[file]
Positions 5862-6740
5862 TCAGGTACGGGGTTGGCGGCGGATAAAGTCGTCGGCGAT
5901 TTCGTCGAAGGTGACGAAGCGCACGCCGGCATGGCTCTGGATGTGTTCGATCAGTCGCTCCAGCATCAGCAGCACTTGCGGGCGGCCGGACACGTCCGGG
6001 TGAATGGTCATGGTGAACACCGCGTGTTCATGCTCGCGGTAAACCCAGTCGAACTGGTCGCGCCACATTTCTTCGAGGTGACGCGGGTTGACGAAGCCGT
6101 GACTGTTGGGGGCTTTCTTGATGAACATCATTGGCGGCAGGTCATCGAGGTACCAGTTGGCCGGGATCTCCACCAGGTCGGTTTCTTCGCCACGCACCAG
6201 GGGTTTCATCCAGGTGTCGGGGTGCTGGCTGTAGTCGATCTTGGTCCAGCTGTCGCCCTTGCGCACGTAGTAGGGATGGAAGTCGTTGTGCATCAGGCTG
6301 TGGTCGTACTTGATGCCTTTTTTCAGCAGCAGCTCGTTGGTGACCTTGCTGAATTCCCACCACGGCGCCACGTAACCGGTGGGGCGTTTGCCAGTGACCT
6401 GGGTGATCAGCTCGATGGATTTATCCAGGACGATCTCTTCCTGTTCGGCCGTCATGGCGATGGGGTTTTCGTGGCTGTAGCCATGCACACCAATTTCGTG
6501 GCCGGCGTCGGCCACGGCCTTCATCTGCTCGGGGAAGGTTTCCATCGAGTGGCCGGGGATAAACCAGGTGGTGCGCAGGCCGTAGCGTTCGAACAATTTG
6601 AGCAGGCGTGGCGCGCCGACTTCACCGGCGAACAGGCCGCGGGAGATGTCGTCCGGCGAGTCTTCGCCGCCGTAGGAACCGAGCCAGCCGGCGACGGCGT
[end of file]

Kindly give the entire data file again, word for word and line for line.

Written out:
Positions 5862-6740
5862 TCAGGTACGGGGTTGGCGGCGGATAAAGTCGTCGGCGAT
5901 TTCGTCGAAGGTGACGAAGCGCACGCCGGCATGGCTCTGGATGTGTTCGATCAGTCGCTCCAGCATCAGCAGCACTTGCGGGCGGCCGGACACGTCCGGG
6001 TGAATGGTCATGGTGAACACCGCGTGTTCATGCTCGCGGTAAACCCAGTCGAACTGGTCGCGCCACATTTCTTCGAGGTGACGCGGGTTGACGAAGCCGT
6101 GACTGTTGGGGGCTTTCTTGATGAACATCATTGGCGGCAGGTCATCGAGGTACCAGTTGGCCGGGATCTCCACCAGGTCGGTTTCTTCGCCACGCACCAG
6201 GGGTTTCATCCAGGTGTCGGGGTGCTGGCTGTAGTCGATCTTGGTCCAGCTGTCGCCCTTGCGCACGTAGTAGGGATGGAAGTCGTTGTGCATCAGGCTG
6301 TGGTCGTACTTGATGCCTTTTTTCAGCAGCAGCTCGTTGGTGACCTTGCTGAATTCCCACCACGGCGCCACGTAACCGGTGGGGCGTTTGCCAGTGACCT
6401 GGGTGATCAGCTCGATGGATTTATCCAGGACGATCTCTTCCTGTTCGGCCGTCATGGCGATGGGGTTTTCGTGGCTGTAGCCATGCACACCAATTTCGTG
6501 GCCGGCGTCGGCCACGGCCTTCATCTGCTCGGGGAAGGTTTCCATCGAGTGGCCGGGGATAAACCAGGTGGTGCGCAGGCCGTAGCGTTCGAACAATTTG
6601 AGCAGGCGTGGCGCGCCGACTTCACCGGCGAACAGGCCGCGGGAGATGTCGTCCGGCGAGTCTTCGCCGCCGTAGGAACCGAGCCAGCCGGCGACGGCGT